We know that autonomous emergency braking (AEB) systems are capable of preventing accidents, but what we don’t know is if they actually do so in real life. Now, the Insurance Institute for Highway Safety (IIHS) in the United States has published results of a study on the effectiveness of these systems in the real world, and the results are eye-opening to say the least.

The organisation looked at the accident rates of General Motors vehicles with and without optional AEB and forward collision warning systems and found that those equipped with the driver assistance features were involved in 43% fewer police-reported front-to-rear crashes of all severities. That figure jumped to an astounding 64% when looking solely at crashes that resulted in injuries.

Even vehicles that only warn of an impending crash (i.e. no auto braking) reduced all rear-end collisions by 17%, and injury-inducing ones by 30%. The results echoed an earlier study conducted on Acura, Fiat Chrysler, Honda, Mercedes-Benz, Subaru and Volvo vehicles, which saw a 50% reduction in crashes (56% for crashes with injuries) for cars fitted with AEB, and 27% and 20% respectively for cars with warning only.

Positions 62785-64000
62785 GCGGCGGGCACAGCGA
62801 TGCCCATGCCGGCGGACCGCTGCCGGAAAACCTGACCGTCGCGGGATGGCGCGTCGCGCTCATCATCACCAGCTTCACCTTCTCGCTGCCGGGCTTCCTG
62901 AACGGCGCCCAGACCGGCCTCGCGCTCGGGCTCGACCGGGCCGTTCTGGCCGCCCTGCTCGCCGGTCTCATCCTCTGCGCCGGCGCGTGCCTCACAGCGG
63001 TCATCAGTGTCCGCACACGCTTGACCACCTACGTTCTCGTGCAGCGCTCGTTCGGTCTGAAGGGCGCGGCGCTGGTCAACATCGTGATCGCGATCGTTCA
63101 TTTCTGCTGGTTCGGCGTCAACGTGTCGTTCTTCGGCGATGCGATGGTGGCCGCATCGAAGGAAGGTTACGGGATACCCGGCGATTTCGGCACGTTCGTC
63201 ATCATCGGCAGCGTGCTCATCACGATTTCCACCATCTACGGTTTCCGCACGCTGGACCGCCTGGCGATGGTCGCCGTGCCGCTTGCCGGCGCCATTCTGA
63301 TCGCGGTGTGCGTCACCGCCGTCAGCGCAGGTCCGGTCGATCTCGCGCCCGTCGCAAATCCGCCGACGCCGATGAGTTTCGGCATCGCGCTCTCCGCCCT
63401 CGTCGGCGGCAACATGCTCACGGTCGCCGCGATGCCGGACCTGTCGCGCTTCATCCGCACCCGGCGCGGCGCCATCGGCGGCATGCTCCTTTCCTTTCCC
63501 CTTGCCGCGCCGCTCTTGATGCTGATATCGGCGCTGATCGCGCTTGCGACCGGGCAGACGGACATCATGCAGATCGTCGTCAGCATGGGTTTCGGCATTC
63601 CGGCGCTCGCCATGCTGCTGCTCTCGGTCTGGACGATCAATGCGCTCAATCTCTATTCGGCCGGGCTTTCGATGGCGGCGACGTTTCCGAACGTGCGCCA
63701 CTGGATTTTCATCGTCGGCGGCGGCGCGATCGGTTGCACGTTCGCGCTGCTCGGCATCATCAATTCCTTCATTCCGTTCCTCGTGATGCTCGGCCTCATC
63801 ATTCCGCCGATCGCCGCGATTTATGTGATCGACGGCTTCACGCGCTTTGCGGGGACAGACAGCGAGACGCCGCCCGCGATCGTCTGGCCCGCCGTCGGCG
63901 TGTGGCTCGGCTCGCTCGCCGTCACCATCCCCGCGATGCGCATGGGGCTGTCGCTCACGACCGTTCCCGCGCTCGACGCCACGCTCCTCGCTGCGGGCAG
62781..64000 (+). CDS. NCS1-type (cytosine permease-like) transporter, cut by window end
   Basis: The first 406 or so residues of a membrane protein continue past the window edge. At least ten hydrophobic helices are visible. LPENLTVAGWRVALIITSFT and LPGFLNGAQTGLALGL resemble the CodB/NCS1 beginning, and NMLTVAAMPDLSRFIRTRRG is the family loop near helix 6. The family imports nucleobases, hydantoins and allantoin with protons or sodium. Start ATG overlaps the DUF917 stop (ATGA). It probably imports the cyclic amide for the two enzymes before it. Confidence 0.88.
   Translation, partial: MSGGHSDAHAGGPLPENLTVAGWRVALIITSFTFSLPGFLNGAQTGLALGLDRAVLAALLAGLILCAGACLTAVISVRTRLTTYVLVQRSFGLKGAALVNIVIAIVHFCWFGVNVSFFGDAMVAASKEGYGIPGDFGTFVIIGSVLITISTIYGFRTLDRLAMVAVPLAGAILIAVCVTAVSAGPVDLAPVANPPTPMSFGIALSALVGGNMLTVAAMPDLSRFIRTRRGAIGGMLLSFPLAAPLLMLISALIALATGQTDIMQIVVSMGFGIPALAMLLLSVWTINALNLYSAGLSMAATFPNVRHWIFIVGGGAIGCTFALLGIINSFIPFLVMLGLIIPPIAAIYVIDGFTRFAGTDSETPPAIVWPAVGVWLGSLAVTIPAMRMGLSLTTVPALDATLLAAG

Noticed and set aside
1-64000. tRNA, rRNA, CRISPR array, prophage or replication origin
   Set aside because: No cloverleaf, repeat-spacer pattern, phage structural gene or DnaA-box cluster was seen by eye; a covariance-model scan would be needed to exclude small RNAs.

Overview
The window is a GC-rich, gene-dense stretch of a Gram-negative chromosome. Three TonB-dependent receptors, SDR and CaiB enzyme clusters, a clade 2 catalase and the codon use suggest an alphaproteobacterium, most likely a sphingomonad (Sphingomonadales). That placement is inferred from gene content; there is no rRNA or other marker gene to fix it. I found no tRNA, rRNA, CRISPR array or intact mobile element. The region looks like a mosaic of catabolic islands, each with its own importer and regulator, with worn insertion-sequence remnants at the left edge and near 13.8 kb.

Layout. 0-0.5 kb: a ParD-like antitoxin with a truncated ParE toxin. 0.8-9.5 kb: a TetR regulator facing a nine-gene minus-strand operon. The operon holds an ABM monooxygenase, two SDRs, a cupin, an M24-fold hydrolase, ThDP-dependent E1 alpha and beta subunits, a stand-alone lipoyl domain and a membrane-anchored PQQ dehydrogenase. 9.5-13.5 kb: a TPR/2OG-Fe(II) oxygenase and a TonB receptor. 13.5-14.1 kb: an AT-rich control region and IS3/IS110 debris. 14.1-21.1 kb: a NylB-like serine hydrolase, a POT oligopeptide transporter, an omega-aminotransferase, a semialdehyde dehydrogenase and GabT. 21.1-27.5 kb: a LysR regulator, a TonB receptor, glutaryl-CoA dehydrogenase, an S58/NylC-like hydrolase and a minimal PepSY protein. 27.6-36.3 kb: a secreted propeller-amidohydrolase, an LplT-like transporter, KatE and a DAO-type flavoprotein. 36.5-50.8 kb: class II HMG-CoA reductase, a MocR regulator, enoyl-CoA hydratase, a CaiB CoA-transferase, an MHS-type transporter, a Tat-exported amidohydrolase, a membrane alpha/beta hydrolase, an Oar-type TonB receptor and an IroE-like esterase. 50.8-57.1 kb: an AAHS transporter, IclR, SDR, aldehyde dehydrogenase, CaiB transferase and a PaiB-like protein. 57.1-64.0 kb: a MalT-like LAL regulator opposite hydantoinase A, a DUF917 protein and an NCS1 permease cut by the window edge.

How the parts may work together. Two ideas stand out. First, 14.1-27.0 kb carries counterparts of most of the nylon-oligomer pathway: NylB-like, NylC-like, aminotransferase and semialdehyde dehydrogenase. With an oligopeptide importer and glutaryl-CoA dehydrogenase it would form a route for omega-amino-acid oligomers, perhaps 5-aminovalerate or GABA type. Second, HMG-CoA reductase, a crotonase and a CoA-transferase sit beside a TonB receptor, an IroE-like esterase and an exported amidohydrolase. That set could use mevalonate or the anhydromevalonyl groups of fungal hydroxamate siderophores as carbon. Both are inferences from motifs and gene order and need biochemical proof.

“The evidence has been mounting that front crash prevention works, and it works even better when it doesn’t solely rely on a response from the driver,” said IIHS vice president for research Jessica Cicchino, who authored both these studies.

The study involved 2013 to 2015 Buick, Cadillac, Chevrolet and GMC models, with GM providing the vehicle identification numbers (VINs) for vehicles with and without AEB and forward collision warning. These were cross-referenced with information on police-reported crashes from 23 states, with a focus on front-to-rear crashes that these systems are designed to help prevent or mitigate.

Autonomous emergency braking has yet to become a standard feature in the US, but 20 carmakers – representing over 99% of the automotive market there – have agreed to make AEB standard on virtually all new passenger vehicles by September 2022. What do you think? Has your car’s AEB system prevented or mitigated a crash? Sound off in the comments section after the jump.